In practice, any Armenian resistance to the ongoing plunder, rape and murder, along with constant tribute to local Ottoman officials or Kurdish tribesmen, was met with ferocious reprisals. In Sason, during the 1894-96 massacres and after a long famine, the Armenians mounted counter raids on Muslim villagers. This was met with an overwhelming government crackdown, which began with the arrest and torture of Armenian leaders, who were also charged with sedition. One witness reported that the Turks hung one notable “by the feet from the ceiling … and literally covered his body, face, forehead and tongue with cruciform scars made with a red-hot iron.” This was just one of the “countless acts of individual sadism” the historians point to in their Thirty-Year Genocide. The Turkish massacre of the Christians, they say, was “far more sadistic” than the Nazi murder of the Jews, which was in large part impersonal and organized on a highly organized industrial scale.
Amid the slaughter, there were times when the light of compassion did shine through. Muslims, at great risk to their lives and property, did go out of their way to protect Christians. In Ankara, in 1896, a local official refused to massacre Christians – or see them massacred – and ordered local troops to arrest marauding Turks. During World War I, a Christian missionary witnessed a heroic Turkish doctor who “sent away all his sick soldiers” from a Red Crescent hospital – and rented other buildings – so he could care for sick and wounded Armenians.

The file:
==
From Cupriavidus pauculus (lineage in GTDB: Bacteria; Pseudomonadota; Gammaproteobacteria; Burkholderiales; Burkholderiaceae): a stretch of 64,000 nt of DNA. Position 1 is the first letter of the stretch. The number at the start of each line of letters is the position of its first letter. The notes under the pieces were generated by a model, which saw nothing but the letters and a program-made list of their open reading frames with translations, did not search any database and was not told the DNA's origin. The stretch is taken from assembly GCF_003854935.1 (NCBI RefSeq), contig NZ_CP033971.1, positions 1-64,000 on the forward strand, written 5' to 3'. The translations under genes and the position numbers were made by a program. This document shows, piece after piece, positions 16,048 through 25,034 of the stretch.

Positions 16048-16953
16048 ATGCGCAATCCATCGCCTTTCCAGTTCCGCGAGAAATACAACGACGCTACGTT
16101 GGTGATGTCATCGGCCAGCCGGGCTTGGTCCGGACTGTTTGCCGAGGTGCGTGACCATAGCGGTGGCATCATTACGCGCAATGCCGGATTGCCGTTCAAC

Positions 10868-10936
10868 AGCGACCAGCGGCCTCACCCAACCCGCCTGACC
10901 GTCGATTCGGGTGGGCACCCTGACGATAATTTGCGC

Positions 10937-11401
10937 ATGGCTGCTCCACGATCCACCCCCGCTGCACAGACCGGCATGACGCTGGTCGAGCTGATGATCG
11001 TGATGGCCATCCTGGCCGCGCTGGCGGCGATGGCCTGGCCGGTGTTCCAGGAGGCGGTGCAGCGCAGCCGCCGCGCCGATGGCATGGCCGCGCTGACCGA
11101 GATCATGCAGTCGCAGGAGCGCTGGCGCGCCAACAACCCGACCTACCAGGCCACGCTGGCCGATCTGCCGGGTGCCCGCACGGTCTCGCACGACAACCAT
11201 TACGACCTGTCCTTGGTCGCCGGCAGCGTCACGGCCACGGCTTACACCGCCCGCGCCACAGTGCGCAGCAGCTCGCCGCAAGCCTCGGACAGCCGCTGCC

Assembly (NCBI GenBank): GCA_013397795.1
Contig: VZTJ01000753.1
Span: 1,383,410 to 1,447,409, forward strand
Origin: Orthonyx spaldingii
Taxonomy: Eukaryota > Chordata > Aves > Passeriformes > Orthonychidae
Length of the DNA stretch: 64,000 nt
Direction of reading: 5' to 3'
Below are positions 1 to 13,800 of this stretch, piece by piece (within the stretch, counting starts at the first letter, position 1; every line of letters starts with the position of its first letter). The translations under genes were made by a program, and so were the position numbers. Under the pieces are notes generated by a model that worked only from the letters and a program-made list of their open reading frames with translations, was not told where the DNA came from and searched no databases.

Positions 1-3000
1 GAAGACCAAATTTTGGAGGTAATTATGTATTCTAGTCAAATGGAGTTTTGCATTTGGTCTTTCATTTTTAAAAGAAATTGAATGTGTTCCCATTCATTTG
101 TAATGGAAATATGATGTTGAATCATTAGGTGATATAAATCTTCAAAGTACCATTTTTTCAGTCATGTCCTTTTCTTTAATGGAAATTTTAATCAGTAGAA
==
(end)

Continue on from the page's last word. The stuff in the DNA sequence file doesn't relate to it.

Morris and Ze’evi also described how the annihilation and deportation of Christian minorities deprived the Ottoman state of some of its most prosperous and capable citizens. This, too, was perceived as a threat to the Muslim majority. Armenians had long been dominant in the merchant class and in banking and had networks into Western Europe. At home, 20 of the 21 metalworking factories in the empire were owned by Christians; 33 raw silk production shops were owned by Christians but only six by Muslims. The “neighborly” plunder of Christian property following deportation wiped out vast private assets invested in lands and houses, household possessions, farm animals and money.
Whitewashing a bloodstained floor: Modern Turkish denial
In response to the April 2019 commemoration of the Armenian Genocide, Turkish President Recep Tayyip Erdogan – who has flatly rejected charges of a Christian genocide in his country – declared that “the relocation of the Armenian gangs and their supporters, who massacred the Muslim people, including women and children, in eastern Anatolia, was the most reasonable action that could be taken in such a period. The doors of our archives are wide open to all seeking the truth.” These would be the same archives that Morris and Ze’evi say have been scrubbed by Erdogan’s government.
As for the “reasonable” relocation of Armenians, Greeks and Assyrians, anyone reading the record assembled in Thirty-Year Genocide has to marvel at the stupendous lie that Erdogan is mouthing. The “relocation” was in fact a death march into the plains and deserts of Anatolia, by turns parched with heat or freezing cold, and where thousands perished – intentionally and far from the sight of Western observers.
Morris and Ze’evi concede that the death toll cannot be accurately fixed and that the number is in dispute. Part of the problem is that there aren’t any agreed census figures for Armenians in the Ottoman Empire in 1914. But the authors contend that it is probable, aside from those who left voluntarily, that more than 1 million Armenians perished over the 30-year scope of their work.
The problem, as Turkey’s Erdogan shows, is that “successive Turkish governments and the Turkish people have never owned up to what happened or to their guilt,” the authors write. “They continue to play the game of denial and to blame the victims.”
This review first appeared in the Spring 2019 issue of Religion & Liberty. Image: A photograph, taken by the American W. L. Sachtleben, depicting the victims of a massacre of Armenians in Erzerum on October 30, 1895, being gathered for burial at the town’s Armenian cemetery. wiki commons.